What we can learn from Crisis Christmas

Like Crisis, the religious story is about the importance of keeping a door open to strangers.

Chantelle doesn't look biblical. Her big hair is held back with a red and white polka dot bow and her neon green bra shows at the shoulder. But like Mary in the Christmas story, this 21 year old is homeless, and turned up pregnant with an unmarried partner at an unlikely inn. It's just that her Bethlehem is south London, and her stable is a school canteen in a pop up shelter.

"It's somewhere to go isn't it?" she says, "My dad's a junkie, my mum's a bitch and I can't afford a deposit... council houses are for young girls, like, really young, fourteen... I'm not priority."

I met Chantelle at Crisis. Christmas is supposed to be a time of miracles, and every year this charity pulls one off. Run by some 8,000 volunteers, this organisation makes sure no one has to sleep rough or alone in difficult accommodation over Christmas week. They do this by taking over buildings closed for the holidays -- schools, hospitals, day centres -- and transforming them into shelters. They're still running as you read this.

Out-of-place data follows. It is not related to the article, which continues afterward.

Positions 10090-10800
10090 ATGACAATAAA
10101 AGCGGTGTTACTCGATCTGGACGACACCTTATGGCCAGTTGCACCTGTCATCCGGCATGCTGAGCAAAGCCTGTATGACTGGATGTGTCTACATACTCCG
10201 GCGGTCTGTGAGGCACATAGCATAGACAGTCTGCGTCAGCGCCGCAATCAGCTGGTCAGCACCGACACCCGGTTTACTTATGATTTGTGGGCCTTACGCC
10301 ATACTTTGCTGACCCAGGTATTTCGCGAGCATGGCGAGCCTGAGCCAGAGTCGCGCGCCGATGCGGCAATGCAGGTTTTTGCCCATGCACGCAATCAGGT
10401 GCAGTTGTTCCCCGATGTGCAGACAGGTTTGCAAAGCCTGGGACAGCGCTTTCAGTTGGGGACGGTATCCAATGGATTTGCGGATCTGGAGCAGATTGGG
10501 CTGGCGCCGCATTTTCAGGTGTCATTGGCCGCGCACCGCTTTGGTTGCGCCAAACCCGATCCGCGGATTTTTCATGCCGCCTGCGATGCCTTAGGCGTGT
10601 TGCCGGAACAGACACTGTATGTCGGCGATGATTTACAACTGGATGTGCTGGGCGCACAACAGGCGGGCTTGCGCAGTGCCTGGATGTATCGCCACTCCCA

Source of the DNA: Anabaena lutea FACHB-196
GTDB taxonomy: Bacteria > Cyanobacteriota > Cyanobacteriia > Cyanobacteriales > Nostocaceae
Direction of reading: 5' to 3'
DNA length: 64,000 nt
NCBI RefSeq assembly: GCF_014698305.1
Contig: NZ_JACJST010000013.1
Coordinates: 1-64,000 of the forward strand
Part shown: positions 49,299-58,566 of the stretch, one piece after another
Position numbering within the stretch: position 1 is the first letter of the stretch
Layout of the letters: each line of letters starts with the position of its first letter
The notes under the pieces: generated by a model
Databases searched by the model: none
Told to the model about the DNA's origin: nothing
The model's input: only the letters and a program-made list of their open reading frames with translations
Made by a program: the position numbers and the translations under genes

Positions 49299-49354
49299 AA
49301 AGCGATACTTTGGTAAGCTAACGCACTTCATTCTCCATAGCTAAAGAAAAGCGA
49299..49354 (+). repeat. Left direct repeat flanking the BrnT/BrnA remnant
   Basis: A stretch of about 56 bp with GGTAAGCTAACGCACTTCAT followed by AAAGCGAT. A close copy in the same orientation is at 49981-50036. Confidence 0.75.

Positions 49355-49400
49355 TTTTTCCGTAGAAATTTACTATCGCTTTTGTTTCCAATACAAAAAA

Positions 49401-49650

I'm not religious, but if there is something to the Christmas story, this has to be it. When Joseph and Mary were travelling from inn to inn, they couldn't afford private rents and welfare didn't exist. Like the guests at Crisis, they were cast out, judged and failed by the market and the state. Eventually they were given a place to stay out of kindness, and a space for animals was transformed into a maternity ward.

Like Crisis, the religious story is about the importance of keeping a door open to strangers. It's about action beyond resources and targets; it's about the power of compassion, time and human relationships.

Of course it's difficult. The centre I was working in didn't get the keys to the building until the morning guests arrived. With minimal checks and training, volunteers walk in and put on housing surgeries, stand up comedy shows, arts and crafts workshops and dentist consultations in classrooms. Identifying themselves by coloured badges, volunteers, who may never have met before, work together out of little more than blind good will.